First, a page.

If you read down to here and went through all the dishes, only one question remains: Would you dare?

    1. Johnnie says:

      Kujira is very good. I’ve had it as sashimi, cooked, and seared in a restaurant in Roppongi where they cook over burning rice straw. Mochi is just boring and tasteless.

    2. Johnnie says:

      Horse meat was disappointing, too chewy.

    3. Every time I arrive in Japan first thing I do is go to an Izakaya and order Takowasa (raw octopus with lots of wasabi and peppers) and basashi – delicious. I love nattou too, with traditional breakfast. Whale is a bit overrated I think, but not certainly bad.

    4. Ginny Le says:

      Ha ha I love what you wrote about natto. So funny. I haven’t tried the 3 other dishes. I couldn’t stand natto either. Lol. So you are the English teacher who cannot eat it. :D

    5. Ashwin Campbell says:

      The only one of the four I cannot eat is Kujira. I tried it ant the only way I can describe it is like eating a radial tire that’s been in the ocean for 50years. The taste was like the smell at low tide and the texture was steel-belted radial.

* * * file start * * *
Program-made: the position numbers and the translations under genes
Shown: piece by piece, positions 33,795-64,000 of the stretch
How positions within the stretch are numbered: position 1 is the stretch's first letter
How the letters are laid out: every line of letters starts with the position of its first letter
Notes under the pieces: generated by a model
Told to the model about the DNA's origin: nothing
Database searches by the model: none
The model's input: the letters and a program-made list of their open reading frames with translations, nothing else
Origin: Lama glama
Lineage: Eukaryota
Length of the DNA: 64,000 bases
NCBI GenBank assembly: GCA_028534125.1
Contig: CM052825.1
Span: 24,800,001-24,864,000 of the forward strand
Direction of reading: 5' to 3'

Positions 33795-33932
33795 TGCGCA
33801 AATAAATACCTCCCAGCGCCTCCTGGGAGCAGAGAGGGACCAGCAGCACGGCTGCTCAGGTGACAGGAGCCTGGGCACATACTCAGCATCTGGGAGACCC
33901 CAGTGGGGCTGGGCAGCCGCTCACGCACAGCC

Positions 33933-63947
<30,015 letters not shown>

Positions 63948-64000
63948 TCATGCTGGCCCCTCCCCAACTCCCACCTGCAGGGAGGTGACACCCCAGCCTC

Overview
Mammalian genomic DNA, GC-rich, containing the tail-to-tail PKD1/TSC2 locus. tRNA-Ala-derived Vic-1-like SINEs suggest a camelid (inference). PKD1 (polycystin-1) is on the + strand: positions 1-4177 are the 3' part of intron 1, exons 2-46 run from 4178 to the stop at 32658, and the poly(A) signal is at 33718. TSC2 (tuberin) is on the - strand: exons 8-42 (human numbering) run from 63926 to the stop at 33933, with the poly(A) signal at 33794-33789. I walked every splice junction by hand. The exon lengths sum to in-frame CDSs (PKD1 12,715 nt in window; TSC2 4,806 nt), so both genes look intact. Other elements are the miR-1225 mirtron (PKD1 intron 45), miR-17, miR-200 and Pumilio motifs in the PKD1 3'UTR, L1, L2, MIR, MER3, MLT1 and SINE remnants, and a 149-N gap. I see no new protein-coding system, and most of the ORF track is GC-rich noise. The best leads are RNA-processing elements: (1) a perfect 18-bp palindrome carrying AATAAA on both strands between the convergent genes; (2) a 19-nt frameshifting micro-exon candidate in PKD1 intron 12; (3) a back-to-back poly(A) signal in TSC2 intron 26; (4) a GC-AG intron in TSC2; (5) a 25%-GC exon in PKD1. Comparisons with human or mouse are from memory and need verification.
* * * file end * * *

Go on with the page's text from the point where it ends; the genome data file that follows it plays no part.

6. Alex White says:

      I am a Christian, but I have decided to follow the Jewish diet as closely as possible. Right now, I am focusing on not eating unclean meats since I don’t know any Jews to ask about dietary restrictions. (If you didn’t know, Christianity is derived from Judaism.) What do I mean by “unclean meat”?

      The first rule is this: “Whatsoever parteth the hoof, and is cloven-footed, and cheweth the cud, among the beasts, that shall ye eat.” Leviticus 11:3 Both conditions have to be met in order to be considered clean. A common example of an unclean meet from a mammal (of which this verse is talking about) is the Pig. In anime, I have seen them mention pork quite often, so I know the Japanese eat pig meat. Furthermore, it is stated that we shouldn’t even touch it: “Of their flesh shall ye not eat, and their carcass shall ye not touch; they are unclean to you.” Leviticus 11:8